School Mental Health Project

Excerpts from a New York Times Opinion piece by Angela Duckworth (3/26/16)’t-grade-schools-on-grit.html?_r=0

Don't Grade Schools on Grit

... Over the past few years, I've seen a groundswell of popular interest in character development.

As a social scientist researching the importance of character, I was heartened. It seemed that the narrow focus on standardized achievement test scores from the years I taught in public schools was giving way to a broader, more enlightened perspective.

These days, however, I worry I've contributed, inadvertently, to an idea I vigorously oppose: high-stakes character assessment. New federal legislation can be interpreted as encouraging states and schools to incorporate measures of character into their accountability systems. This year, nine California school districts will begin doing this.
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Scientists and educators are working together to discover more effective ways of cultivating character. For example, research has shown that we can teach children the self-control strategy of setting goals and making plans, with measurable benefits for academic achievement. It's also possible to help children manage their emotions and to develop a “growth mind-set” about learning (that is, believing that their abilities are malleable rather than fixed).

This is exciting progress. A 2011 meta-analysis of more than 200 school-based programs found that teaching social and emotional skills can improve behavior and raise academic achievement, strong evidence that school is an important arena for the development of character.

But we're nowhere near ready and perhaps never will be  to use feedback on character as a metric for judging the effectiveness of teachers and schools. We shouldn't be rewarding or punishing schools for how students perform on these measures.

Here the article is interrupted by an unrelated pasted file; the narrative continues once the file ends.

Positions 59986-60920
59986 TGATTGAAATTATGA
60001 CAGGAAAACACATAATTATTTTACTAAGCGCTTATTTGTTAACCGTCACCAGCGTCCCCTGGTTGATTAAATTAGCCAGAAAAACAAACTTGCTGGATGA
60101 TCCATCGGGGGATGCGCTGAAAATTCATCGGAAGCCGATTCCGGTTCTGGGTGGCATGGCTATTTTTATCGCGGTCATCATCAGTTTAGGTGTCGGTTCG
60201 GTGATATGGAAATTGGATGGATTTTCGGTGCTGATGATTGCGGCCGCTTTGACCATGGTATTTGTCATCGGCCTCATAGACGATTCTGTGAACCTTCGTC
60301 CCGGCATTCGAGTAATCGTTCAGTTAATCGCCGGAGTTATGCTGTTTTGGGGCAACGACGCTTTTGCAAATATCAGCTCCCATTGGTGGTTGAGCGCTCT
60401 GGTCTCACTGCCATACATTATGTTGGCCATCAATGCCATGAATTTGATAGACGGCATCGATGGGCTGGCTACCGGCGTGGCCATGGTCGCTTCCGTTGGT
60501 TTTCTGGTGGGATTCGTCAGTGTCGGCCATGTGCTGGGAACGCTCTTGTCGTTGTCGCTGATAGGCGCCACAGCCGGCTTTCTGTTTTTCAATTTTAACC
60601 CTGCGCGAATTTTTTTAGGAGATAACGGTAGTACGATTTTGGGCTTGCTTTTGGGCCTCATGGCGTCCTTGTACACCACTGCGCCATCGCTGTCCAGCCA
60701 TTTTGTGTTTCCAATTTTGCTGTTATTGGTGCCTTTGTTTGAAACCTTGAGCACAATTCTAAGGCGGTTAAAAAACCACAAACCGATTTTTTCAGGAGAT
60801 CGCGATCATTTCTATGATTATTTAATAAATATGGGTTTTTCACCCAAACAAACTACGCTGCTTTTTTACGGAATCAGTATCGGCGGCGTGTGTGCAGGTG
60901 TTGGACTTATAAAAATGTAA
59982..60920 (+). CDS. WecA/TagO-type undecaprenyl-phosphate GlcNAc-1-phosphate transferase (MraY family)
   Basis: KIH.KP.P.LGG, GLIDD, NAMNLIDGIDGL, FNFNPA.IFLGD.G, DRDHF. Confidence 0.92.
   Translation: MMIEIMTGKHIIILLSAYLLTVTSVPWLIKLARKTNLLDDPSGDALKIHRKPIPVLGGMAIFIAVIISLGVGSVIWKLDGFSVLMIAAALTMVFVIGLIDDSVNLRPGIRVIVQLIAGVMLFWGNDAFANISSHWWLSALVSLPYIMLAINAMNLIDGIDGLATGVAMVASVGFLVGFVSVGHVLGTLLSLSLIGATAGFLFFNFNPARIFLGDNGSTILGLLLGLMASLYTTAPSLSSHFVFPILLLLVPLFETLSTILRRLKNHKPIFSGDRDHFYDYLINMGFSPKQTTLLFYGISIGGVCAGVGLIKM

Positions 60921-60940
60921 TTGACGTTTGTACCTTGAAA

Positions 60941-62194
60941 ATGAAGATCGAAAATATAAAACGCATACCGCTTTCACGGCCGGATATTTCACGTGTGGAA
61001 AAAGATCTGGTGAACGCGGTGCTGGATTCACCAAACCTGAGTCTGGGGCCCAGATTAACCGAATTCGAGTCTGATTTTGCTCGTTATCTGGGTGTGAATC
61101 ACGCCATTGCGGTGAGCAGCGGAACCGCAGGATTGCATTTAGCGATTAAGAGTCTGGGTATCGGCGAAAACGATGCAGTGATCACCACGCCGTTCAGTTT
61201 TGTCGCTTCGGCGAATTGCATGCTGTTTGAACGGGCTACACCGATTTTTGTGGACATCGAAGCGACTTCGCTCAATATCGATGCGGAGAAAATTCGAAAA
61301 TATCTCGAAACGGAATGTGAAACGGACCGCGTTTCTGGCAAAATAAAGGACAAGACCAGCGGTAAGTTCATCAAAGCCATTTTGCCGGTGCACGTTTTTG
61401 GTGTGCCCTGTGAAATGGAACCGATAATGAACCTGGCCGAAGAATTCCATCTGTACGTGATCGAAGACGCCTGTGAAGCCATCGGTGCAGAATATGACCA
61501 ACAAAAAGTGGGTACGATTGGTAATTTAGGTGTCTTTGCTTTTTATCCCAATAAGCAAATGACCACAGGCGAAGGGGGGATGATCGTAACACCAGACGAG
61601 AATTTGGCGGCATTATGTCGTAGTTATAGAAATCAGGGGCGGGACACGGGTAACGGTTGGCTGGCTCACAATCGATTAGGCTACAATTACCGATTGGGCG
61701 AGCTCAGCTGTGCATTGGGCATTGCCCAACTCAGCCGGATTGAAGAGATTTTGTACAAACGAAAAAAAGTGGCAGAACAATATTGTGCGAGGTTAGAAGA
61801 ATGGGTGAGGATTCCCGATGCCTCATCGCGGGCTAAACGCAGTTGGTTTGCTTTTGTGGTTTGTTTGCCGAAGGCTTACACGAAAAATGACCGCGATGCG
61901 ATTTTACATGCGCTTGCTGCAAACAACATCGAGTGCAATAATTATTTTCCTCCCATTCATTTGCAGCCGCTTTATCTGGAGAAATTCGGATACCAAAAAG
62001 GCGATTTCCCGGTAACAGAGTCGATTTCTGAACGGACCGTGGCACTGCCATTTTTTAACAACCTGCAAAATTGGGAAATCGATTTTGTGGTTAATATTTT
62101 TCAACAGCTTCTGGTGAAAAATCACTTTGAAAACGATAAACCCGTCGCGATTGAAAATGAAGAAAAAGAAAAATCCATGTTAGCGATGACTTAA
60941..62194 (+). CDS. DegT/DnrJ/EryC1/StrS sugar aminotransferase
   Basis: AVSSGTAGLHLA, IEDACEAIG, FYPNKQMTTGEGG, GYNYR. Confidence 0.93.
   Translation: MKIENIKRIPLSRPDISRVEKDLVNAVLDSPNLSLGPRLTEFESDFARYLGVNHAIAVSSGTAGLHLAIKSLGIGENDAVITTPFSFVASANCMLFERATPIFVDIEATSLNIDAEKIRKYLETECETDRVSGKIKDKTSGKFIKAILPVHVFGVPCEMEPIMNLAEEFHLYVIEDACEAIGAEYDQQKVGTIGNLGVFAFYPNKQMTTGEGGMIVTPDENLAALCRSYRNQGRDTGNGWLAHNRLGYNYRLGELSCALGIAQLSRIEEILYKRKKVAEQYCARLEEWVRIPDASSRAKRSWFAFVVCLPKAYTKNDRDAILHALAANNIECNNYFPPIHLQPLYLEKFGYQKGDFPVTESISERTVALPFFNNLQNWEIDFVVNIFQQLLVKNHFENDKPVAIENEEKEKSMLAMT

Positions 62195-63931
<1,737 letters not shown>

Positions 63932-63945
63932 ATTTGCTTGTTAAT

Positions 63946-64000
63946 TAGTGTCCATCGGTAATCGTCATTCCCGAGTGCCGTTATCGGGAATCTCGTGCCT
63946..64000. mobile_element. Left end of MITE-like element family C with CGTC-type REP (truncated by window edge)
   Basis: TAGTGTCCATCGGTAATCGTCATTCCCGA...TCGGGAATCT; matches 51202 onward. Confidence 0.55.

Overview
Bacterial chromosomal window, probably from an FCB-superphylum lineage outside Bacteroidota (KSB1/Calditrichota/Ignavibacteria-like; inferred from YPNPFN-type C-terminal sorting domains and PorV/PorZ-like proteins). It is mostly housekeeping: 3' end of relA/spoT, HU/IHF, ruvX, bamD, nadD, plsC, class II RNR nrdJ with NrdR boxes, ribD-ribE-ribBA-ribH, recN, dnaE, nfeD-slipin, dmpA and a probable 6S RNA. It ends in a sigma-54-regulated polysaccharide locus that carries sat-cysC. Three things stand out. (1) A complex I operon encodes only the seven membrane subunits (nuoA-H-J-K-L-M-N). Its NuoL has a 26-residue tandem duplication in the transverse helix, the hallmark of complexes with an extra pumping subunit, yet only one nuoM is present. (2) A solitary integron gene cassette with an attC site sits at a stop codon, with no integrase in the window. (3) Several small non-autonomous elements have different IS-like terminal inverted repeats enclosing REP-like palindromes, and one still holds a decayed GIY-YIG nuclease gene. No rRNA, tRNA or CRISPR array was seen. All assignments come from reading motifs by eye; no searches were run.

MY concerns stem from intimate acquaintance with the limitations of the measures themselves.

One problem is reference bias: A judgment about whether you came to class prepared depends on your frame of reference. If you consider being prepared arriving before the bell rings, with your notebook open, last night's homework complete, and your full attention turned toward the day's lesson, you might rate yourself lower than a less prepared student with more lax standards.

For instance, in a study of self-reported conscientiousness in 56 countries, it was the Japanese, Chinese and Korean respondents who rated themselves lowest. The authors of the study speculated that this reflected differences in cultural norms, rather than in actual behavior.

Comparisons between American schools often produce similarly paradoxical findings. In a study colleagues and I published last year, we found that eighth graders at high-performing charter schools gave themselves lower scores on conscientiousness, self-control and grit than their counterparts at district schools. This was perhaps because students at these charter schools held themselves to higher standards.

I also worry that tying external rewards and punishments to character assessment will create incentives for cheating. Policy makers who assume that giving educators and students more reasons to care about character can be only a good thing should take heed of research suggesting that extrinsic motivation can, in fact, displace intrinsic motivation. While carrots and sticks can bring about short-term changes in behavior, they often undermine interest in and responsibility for the behavior itself.

A couple of weeks ago, a colleague told me that she’d heard from a teacher in one of the California school districts adopting the new character test. The teacher was unsettled that questionnaires her students filled out about their grit and growth mind-set would contribute to an evaluation of her school’s quality. I felt queasy. This was not at all my intent, and this is not at all a good idea.

Does character matter, and can character be developed? Science and experience unequivocally say yes. Can the practice of giving feedback to students on character be improved? Absolutely. Can scientists and educators work together to cultivate students’ character? Without question.

Should we turn measures of character intended for research and self-discovery into high-stakes metrics for accountability? In my view, no.

Angela Duckworth is the founder and scientific director of the Character Lab, a professor of psychology at the University of Pennsylvania and the author of the forthcoming book Grit: The Power of Passion and Perseverance.

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